SolarCity’s Buffalo factory may miss its target to hit full production in the first quarter of 2017, but not by much.
The factory now appears on course to be fully operational during the second quarter of 2017, about three months later than the initial timetable, said Lyndon Rive, SolarCity’s chief executive officer, during a stop at the Buffalo factory Tuesday.
“It’s roughly within the same time frame, maybe a little behind,” Rive said.
The $900 million plant, being built and equipped through a $750 million state investment, is expected to employ about 1,460 workers once it hits full production, churning out 9,000 to 10,000 solar panels daily at a factory that will be the biggest solar panel production facility in the Western Hemisphere.
Rive said the company is working to line up its supplier base. He said most of the industrial gases the plant uses are expected to come from a local supplier, likely Praxair.
“We’ll see what we can do to bring some of our aluminum suppliers to the area,” he said.
SolarCity decided to build the Buffalo factory so it would have an in-house source of high-efficiency solar panels that are able to convert a greater percentage of the sun’s energy into electricity. By focusing on more-efficient panels, SolarCity hopes to be able to reduce its costs, since each rooftop system will require fewer panels, a smaller mounting system and less hardware than a comparably sized system using standard efficiency panels. SolarCity’s panels are expected to be able to convert about 21 percent of the sun’s energy into electricity, compared with 15 percent to 18 percent for conventional panels, most of which are made in China.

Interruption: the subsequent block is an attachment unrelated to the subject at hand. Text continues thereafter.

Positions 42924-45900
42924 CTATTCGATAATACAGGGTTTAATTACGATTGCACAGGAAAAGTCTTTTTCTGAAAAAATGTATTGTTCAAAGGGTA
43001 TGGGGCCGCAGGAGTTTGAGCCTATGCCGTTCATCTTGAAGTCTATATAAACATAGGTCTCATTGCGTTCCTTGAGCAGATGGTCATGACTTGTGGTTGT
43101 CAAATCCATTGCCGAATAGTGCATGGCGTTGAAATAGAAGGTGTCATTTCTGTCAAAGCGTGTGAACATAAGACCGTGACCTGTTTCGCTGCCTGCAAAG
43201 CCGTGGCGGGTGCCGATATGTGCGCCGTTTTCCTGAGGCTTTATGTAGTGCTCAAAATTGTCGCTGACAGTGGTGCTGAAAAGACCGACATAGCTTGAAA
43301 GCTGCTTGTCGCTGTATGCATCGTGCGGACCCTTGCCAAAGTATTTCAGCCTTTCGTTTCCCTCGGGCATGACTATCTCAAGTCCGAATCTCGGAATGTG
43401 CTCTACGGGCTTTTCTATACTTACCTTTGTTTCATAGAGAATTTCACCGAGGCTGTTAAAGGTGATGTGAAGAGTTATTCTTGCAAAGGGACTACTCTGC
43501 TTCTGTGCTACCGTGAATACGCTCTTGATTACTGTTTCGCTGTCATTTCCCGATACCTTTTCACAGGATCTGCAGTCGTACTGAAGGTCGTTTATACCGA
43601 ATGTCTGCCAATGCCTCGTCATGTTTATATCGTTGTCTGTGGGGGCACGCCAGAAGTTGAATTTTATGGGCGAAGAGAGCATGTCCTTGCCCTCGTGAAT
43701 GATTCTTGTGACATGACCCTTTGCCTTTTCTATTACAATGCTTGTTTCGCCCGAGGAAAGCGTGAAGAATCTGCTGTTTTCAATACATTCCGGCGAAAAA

By the time the plant hits full production, the Buffalo plant will not be sufficient to supply all of SolarCity’s expected needs. At full production, the Buffalo factory will be able to make enough solar panels with the annual capacity to produce 1 gigawatt of electricity.
“As big as this one is, my guess is it won’t even supply half of our needs” by 2018, he said.
Daniel Harvey, SolarCity’s local human resources executive, said the company has collected applications from 1,500 candidates for jobs at the South Park Avenue factory through a website operated by the state Labor Department to prescreen candidates. SolarCity began collecting applications for production jobs last month.
“It’s growing well,” Harvey said.